Jonathan quits his job to write a memoir about Billie, the love of his life. Interspersed among the chapters are pages Jonathan has written. They reveal as much about him as about Billie. Meanwhile, Olive begins having visions of her mother offering hints as to her possible whereabouts. Thus, the two begin separate searches to find the missing woman.

Part of the problem with Janelle Brown’s novel is that it’s predictable; the few surprises are just that, too few. It doesn’t help that Olive is the only appealing character or that the ending – and this reveals nothing – is very tidy.

Watch Me Disappear
Two-and-a-half Bookmarks
Spiegel & Grau, 2017
358 pages

Shall We Gather at the Cemetery   Leave a comment

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Lincoln in the Bardo is a mash-up. It’s part Greek tragedy, part play, part poem and completely imaginative. George Saunders has crafted a novel that can best be described as unusual, and that’s meant as a compliment.

Amid a graveyard setting, following the death of Willie Lincoln, the 11-year-old son of the U.S. president, Saunders’ tale is about grief, the afterlife and the disenfranchised. It includes a lot of humor.

Bardo comes from the Buddhist thought regarding a state between life and death; a purgatory of sorts. The characters are largely those trapped in this transitional stage. Although they are definitely dead, Saunders brings them to life through references to their foibles when they were alive as well as through their attitudes and deeds among the nonliving. They aren’t zombies, but they are supernatural.

There is no dialogue. Instead, observations on the action are shared through statements from the characters or from accounts in books, newspapers, conversations and other sources. It’s a blend of having each statement presented as lines in a play with footnotes. For example, this about Abraham Lincolns’ grief:

“It was only just at bedtime, when the boy would normally present
himself for some talk or roughhousing that Mr. Lincoln seemed truly
mindful of the irreversibility of the loss.”
In “Selected Memories from a Life of Service,”
By Stanley Hohner

Initially, it was a bit difficult to embrace the format and the narrative. However, it becomes evident that Saunders is creative and appreciates a good laugh.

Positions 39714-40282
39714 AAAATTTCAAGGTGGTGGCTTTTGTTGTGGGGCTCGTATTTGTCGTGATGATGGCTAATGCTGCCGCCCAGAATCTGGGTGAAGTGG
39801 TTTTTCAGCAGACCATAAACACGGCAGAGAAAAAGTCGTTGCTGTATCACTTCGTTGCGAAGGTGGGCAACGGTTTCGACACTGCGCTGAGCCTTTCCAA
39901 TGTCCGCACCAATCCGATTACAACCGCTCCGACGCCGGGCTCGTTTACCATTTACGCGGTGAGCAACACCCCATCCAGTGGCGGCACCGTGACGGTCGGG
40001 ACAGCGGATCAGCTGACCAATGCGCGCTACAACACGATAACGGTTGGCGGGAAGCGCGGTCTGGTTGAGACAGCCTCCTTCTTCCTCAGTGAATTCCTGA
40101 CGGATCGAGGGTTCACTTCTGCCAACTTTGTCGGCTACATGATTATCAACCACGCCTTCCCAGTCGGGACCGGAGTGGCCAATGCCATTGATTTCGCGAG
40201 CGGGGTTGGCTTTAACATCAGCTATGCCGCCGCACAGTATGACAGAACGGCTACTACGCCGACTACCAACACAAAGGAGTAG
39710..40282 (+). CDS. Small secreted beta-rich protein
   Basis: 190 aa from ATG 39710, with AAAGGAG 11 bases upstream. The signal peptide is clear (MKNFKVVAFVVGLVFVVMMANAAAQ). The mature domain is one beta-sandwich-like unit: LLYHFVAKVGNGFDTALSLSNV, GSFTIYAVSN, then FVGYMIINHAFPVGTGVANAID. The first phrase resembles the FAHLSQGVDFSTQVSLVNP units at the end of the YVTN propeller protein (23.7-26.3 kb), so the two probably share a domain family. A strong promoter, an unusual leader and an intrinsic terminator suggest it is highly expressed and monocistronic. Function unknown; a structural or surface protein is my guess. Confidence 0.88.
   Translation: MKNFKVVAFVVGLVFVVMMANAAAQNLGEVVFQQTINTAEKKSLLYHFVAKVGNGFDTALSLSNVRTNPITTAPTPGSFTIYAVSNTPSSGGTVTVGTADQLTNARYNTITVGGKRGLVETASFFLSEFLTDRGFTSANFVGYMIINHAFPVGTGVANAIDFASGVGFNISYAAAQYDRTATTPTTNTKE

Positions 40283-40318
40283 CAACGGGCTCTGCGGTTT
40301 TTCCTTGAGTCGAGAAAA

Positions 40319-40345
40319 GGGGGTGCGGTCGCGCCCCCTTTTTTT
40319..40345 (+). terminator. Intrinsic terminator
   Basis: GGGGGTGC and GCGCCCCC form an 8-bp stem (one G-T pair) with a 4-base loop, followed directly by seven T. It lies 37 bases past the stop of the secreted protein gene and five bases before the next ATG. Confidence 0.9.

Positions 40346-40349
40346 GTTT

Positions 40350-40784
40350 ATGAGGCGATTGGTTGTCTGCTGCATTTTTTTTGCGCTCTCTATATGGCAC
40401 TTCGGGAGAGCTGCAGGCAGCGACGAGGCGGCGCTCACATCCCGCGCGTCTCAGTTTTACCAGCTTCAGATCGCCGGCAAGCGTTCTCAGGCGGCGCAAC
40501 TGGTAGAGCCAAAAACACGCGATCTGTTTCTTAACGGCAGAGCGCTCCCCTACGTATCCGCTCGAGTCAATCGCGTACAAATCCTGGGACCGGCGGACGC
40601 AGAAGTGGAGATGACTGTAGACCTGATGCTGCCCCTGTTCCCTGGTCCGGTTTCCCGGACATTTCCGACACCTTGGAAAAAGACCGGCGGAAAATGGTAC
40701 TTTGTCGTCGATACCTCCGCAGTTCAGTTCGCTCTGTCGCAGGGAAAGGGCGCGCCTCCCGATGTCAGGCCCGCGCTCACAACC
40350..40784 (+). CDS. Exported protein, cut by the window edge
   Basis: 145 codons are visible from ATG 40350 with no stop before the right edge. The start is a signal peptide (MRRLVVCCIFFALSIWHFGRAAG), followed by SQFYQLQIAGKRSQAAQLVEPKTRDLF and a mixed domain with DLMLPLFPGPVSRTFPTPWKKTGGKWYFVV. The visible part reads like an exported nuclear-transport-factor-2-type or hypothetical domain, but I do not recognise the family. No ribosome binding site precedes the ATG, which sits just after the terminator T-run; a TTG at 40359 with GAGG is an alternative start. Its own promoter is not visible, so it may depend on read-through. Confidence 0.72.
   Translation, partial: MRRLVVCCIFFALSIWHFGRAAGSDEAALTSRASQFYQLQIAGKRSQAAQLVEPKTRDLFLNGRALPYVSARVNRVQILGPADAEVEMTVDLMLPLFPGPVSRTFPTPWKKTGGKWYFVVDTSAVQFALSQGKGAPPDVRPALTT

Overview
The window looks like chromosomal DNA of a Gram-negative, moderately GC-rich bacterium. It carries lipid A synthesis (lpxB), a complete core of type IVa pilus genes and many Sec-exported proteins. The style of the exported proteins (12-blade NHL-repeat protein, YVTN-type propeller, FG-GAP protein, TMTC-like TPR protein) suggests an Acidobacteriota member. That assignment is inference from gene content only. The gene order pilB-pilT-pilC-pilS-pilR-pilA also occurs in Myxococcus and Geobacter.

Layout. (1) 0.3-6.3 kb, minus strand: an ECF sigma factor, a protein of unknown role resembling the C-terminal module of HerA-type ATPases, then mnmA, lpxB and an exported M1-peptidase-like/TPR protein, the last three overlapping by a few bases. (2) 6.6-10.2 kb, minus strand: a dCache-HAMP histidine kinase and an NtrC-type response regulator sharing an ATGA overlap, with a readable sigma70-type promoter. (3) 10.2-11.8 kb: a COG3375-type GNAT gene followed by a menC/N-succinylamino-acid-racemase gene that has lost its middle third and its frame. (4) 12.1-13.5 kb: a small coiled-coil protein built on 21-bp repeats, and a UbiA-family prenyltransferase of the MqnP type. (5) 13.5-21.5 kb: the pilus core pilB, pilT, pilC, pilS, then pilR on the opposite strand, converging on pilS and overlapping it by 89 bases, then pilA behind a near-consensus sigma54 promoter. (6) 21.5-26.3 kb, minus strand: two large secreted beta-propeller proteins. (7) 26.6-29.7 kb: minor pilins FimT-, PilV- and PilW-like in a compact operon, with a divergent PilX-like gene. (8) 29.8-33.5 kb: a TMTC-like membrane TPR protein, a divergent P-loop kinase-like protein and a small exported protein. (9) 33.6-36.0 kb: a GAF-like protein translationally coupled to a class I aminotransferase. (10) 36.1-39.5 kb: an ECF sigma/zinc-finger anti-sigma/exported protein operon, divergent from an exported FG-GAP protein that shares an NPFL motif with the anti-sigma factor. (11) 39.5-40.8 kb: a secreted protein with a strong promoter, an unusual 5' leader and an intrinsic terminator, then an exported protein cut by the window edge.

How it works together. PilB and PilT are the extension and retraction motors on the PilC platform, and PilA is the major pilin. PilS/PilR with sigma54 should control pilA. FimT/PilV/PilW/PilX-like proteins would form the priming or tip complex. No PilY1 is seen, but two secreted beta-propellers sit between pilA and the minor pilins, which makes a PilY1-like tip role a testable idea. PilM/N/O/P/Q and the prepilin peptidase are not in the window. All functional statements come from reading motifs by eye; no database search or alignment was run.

Lincoln in the Bardo

Four Bookmarks
Random House, 2017
343 pages

Family Ties   Leave a comment

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Grief, atonement and tradition are all bound together in LaRose by Louise Erdrich. The title refers not only to the young boy shuttled back and forth between two families, but also previous ancestors, all women, with the same name.

LaRose’s father accidently shoots his young son’s best friend, the child of neighbors. As part of Ojibwe custom of retribution, La Rose’s parents give him to the grieving parents. Interspersed with the adjustments this entails are stories of the original LaRose, a strong, intelligent woman able to see more than others with knowledge others don’t possess. Her traits, that include tribal medicine and a keen awareness of others, are passed down through four generations. Even the youngest of the namesakes has special, insightful characteristics.

This is more than an account about two families who lose a son. Although, the descriptions of the two sets of parents and siblings are full of depth and richness. It is also a narrative that examines the personal histories of many of the reservation’s residents, including the parish priest and a ne’er-do-well.

Erdrich blends the traditional Indian ways with modern life; the novel begins in 1999. Humor, rich descriptions of the landscape and dynamic characters make this an engaging work. It is sad, even heartbreakingly so; yet there are also moments of joy and revelation of life’s beauty.

Ultimately, this is a love story – in fact, many love stories: parental love and sacrifice; husband and wife love (and sacrifice); the relationships among siblings; and new relationships.

La Rose
Four Bookmarks
HarperCollins, 2016
373 pages

A Tale of Two Sisters   Leave a comment

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The heroics/horrors of war, tests of familial love and loyalty to one’s country merge in Kristin Hannah’s The Nightingale.

In Oregon 1995 an unnamed elderly woman prepares to move from her home at the insistence of her adult son. This sets in motion her recollection of life in France during World War II. At its heart, the novel is about the relationship between sisters Vianne and Isabelle, ten years her junior. Following the death of their mother, their father leaves them with a stranger. Despite their shared grief and sense of abandonment, the two have nothing else in common.

The war years show how, as adults, the sisters remain at odds. Vianne struggles to keep her daughter safe and maintain the family home after her husband goes to fight. Meanwhile, Isabelle wants a role in her helping her country overcome German authority.

The sisters’ personality differences are repeatedly described, yet the strained relationship doesn’t always ring true. Vianne acknowledges that she failed in her responsibility as the older sibling to help Isabelle; she attributes this failure to dealing with her own sorrow at the time. Isabelle has an air of entitlement – at least when it comes to emotions; this sense of privilege doesn’t follow her as she works with the French Resistance.

The novel progresses with the war; occasional interruptions remind the reader of the elderly woman. This becomes a guess-who exercise: who is it and how did she end up in Oregon. Only one of the questions is answered.

The Nightingale
Three-and-a-half Bookmarks
St. Martin’s Press, 2015
438 pages